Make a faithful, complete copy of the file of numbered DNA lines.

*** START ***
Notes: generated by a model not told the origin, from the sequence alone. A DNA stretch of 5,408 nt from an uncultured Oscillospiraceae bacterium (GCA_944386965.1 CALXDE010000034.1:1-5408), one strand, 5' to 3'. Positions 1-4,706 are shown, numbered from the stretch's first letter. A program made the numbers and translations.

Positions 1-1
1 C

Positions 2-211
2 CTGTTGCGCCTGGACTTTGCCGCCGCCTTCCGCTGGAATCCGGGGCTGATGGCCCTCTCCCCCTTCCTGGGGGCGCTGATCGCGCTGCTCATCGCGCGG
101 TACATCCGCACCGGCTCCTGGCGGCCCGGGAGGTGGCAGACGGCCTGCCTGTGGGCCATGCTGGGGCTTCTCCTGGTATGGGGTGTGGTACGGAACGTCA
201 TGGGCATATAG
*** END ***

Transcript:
Notes: generated by a model not told the origin, from the sequence alone. A DNA stretch of 5,408 nt from an uncultured Oscillospiraceae bacterium (GCA_944386965.1 CALXDE010000034.1:1-5408), one strand, 5' to 3'. Positions 1-4,706 are shown, numbered from the stretch's first letter. A program made the numbers and translations.

Positions 1-1
1 C

Positions 2-211
2 CTGTTGCGCCTGGACTTTGCCGCCGCCTTCCGCTGGAATCCGGGGCTGATGGCCCTCTCCCCCTTCCTGGGGGCGCTGATCGCGCTGCTCATCGCGCGG
101 TACATCCGCACCGGCTCCTGGCGGCCCGGGAGGTGGCAGACGGCCTGCCTGTGGGCCATGCTGGGGCTTCTCCTGGTATGGGGTGTGGTACGGAACGTCA
201 TGGGCATATAG